The Washington Times - August 22, 2008, 08:02AM

By JAY LeBLANC
August 25, 2008

One of the most difficult challenges big league organizations face is finding and developing solid catchers. Backstops need to be both tough and skilled and must serve as leaders on the field as well, making the position arguably the most demanding both physically and mentally. That said, it’s not surprising that the three premier catchers available in the 2008 draft flew off the board within the first 10 picks, as the San Francisco Giants took Florida State’s Buster Posey at No. 5, the Florida Marlins followed by taking California high schooler Kyle Skipworth and the Houston Astros selected Stanford’s Jason Castro 10th overall.

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During his first two years at Stanford, the 6’ 3”, 210-pound Castro made the vast majority of his starts at first base, only occasionally seeing time behind the plate. After a disappointing sophomore campaign, Castro spent his summer playing in the wood-bat Cape Cod Baseball League and established himself as an elite prospect by hitting .344 with four home runs and 24 RBI in 39 games, earning All-League honors for the league champion Yarmouth-Dennis Red Sox. His Cape League success carried over to his junior season at Stanford, as he made a smooth transition to catching full-time and hit .379 with 13 home runs and 69 RBI this spring, earning third-team All-America honors and leading the Cardinal to the College World Series.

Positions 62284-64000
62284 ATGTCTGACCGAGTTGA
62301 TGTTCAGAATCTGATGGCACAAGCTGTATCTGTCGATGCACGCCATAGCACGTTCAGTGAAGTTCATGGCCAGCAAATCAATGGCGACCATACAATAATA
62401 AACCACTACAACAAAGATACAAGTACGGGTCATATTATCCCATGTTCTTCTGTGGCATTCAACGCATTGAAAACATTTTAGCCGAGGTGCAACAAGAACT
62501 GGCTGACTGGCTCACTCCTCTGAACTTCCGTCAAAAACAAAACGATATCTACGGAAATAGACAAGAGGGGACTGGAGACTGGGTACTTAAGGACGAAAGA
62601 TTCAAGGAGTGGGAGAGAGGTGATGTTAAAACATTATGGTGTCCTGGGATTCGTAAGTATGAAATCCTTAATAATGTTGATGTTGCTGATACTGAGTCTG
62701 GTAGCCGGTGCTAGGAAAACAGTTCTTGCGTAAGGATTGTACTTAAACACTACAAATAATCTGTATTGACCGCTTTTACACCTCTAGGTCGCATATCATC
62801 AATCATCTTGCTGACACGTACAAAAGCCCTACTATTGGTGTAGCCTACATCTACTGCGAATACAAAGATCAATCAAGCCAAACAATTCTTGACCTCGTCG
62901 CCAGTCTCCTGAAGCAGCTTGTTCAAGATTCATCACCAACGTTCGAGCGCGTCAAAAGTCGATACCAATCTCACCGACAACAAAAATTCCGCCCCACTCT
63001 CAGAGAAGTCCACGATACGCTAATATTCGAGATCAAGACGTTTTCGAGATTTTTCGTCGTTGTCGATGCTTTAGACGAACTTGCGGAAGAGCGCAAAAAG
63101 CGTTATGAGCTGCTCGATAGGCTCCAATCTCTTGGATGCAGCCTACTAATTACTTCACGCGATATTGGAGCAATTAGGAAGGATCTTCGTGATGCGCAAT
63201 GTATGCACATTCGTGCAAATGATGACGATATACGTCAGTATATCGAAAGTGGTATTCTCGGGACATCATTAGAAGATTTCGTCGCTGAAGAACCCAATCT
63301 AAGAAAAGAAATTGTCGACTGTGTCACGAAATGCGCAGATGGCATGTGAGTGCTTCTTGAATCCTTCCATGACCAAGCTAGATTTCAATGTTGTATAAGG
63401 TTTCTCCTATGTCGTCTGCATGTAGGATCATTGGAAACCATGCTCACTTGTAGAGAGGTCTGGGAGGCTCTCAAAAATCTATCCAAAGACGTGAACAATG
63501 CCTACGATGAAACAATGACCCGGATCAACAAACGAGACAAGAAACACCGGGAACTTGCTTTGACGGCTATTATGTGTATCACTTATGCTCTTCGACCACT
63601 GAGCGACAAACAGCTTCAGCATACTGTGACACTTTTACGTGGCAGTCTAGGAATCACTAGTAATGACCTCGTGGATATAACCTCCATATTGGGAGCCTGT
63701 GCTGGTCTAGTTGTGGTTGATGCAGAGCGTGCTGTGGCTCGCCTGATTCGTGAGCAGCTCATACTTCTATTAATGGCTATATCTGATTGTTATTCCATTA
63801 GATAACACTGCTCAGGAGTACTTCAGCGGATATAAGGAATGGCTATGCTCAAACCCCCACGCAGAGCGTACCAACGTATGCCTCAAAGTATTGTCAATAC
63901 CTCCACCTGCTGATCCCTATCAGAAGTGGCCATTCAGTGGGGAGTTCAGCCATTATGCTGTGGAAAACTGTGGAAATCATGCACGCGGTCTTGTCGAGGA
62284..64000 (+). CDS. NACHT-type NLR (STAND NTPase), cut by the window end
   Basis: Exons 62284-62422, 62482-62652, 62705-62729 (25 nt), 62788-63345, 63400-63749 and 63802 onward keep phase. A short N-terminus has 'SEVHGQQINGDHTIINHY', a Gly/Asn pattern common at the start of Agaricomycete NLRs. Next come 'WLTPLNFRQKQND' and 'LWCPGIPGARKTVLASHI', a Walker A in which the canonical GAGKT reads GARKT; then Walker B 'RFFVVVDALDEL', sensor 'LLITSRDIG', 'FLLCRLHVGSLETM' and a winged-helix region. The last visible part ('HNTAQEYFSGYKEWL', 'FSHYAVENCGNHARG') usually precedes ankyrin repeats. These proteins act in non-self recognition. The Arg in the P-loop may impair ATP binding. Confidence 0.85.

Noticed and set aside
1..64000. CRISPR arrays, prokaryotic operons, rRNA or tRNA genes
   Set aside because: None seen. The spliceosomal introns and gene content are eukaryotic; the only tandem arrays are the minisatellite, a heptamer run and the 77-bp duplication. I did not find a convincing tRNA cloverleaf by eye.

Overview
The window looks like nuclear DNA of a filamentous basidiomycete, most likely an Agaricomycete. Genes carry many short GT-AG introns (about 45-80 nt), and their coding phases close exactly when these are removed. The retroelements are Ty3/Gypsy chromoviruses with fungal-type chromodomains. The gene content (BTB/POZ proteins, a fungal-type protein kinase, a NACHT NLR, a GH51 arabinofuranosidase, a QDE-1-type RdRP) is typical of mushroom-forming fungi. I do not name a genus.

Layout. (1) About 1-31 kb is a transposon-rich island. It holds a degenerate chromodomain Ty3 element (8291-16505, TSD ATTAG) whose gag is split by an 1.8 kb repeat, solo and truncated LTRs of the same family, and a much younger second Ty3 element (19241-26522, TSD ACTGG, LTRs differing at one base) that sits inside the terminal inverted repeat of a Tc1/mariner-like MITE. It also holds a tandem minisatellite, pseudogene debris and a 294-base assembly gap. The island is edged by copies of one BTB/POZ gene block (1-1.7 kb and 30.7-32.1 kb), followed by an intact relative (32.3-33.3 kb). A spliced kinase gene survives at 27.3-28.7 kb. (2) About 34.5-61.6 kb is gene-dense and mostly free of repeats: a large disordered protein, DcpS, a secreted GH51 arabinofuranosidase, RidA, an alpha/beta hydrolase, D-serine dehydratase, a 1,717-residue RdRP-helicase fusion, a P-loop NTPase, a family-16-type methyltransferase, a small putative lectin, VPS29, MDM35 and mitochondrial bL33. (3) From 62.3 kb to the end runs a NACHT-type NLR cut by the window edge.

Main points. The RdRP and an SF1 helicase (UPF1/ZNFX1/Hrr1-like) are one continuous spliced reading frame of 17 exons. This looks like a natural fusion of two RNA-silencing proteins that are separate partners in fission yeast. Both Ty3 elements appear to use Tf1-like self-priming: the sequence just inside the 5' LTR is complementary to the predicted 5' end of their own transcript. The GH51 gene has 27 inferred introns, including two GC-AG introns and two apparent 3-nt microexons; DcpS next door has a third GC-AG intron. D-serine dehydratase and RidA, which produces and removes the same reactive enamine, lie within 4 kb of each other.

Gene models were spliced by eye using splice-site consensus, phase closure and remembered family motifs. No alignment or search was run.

As a left-handed hitting catcher with already solid and still-improving skills behind the plate, Castro was a no-brainer for the Astros at the No. 10 spot in this year’s draft. And while many of this year’s top picks dragged out their contract negotiations right up until the Aug. 16 signing deadline, Castro quickly agreed to a deal that included a $2.07 million signing bonus and began his journey to the big leagues with the short-season Class A Tri-City ValleyCats. The 21-year-old got off to a slow start, hitting .250 in 13 July games, but has turned it on in August, hitting .300 in 60 at bats to raise his season’s average to .279. Castro has yet to hit for much power as a pro - he has seven doubles, one home run and eight RBIs thus far - but he’s shown good plate discipline by drawing 17 walks in 30 games, which has helped him compile an impressive .390 on-base percentage. I caught up with Castro last week when the Aberdeen IronBirds hosted his ValleyCats at Ripken Stadium:

Q: You were one of the key players on the Stanford team that advanced to the College World Series earlier this summer. What was that experience like?

A: It was a great experience. It was the first time we’d been there in a few years and it was a great experience to see it through the whole way - watch the season progress and go through the postseason. It was fun.

Q: You and Buster Posey were the top two catchers in college baseball this past season. Do you know him, and if so, what is your relationship like?

A: We actually played on the same summer team last summer, so we’re pretty good friends. I’ve talked to him a little bit throughout the whole draft process and we were both at the Johnny Bench Award ceremony, so it was good to catch up with him and I wish him the best of luck in pro ball whenever he starts.